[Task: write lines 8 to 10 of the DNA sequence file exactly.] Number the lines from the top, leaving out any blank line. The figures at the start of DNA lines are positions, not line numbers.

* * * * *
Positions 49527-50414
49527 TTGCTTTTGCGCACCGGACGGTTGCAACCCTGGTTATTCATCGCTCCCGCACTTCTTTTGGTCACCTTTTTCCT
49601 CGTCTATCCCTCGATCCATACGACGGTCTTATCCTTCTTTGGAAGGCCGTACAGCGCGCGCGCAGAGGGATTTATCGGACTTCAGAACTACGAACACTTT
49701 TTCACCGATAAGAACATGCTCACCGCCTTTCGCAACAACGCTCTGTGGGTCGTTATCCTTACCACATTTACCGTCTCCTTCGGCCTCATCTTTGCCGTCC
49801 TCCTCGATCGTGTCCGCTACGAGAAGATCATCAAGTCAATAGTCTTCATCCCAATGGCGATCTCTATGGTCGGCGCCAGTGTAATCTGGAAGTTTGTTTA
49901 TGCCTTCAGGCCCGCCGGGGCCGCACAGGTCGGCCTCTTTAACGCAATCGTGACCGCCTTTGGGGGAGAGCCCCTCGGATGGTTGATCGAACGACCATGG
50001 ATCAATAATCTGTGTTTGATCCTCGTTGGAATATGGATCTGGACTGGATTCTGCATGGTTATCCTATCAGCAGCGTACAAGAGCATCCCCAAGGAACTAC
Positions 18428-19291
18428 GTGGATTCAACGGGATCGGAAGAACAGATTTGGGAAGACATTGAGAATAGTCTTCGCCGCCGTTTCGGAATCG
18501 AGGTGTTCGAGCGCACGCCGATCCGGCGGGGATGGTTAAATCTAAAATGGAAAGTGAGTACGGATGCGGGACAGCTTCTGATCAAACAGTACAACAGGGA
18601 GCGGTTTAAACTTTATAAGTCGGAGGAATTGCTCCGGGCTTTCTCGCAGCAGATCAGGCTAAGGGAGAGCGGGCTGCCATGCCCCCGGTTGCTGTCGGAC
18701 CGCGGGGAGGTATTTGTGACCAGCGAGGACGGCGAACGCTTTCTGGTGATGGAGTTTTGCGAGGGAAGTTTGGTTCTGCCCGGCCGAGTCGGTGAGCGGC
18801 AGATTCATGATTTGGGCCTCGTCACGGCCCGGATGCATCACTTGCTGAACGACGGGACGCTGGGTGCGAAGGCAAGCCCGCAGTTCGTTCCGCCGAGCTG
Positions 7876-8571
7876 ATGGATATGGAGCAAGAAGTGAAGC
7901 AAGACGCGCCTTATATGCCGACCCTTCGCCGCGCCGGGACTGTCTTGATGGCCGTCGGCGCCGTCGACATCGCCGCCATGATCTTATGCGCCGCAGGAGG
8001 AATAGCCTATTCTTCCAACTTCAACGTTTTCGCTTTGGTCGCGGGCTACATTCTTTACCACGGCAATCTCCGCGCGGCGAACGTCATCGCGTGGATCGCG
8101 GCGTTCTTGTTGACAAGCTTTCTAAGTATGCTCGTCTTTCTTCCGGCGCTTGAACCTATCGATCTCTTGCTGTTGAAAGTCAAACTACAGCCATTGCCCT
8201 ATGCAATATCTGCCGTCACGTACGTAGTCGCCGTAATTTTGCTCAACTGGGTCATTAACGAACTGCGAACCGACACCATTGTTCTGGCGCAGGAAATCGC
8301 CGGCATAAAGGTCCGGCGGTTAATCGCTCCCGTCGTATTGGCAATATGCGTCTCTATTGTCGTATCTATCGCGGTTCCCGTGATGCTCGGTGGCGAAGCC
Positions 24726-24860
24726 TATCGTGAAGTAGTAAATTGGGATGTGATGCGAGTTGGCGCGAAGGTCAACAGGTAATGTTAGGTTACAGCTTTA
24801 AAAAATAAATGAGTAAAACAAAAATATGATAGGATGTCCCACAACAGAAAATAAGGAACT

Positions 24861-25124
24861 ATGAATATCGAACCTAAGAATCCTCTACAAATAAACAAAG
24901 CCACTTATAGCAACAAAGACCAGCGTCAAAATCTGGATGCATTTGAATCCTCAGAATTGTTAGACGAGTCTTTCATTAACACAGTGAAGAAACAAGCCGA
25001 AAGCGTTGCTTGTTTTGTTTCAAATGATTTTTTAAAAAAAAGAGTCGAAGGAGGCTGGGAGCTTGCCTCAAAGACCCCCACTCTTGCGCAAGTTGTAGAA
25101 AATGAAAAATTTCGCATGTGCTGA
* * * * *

Positions 18428-19291
18428 GTGGATTCAACGGGATCGGAAGAACAGATTTGGGAAGACATTGAGAATAGTCTTCGCCGCCGTTTCGGAATCG
18501 AGGTGTTCGAGCGCACGCCGATCCGGCGGGGATGGTTAAATCTAAAATGGAAAGTGAGTACGGATGCGGGACAGCTTCTGATCAAACAGTACAACAGGGA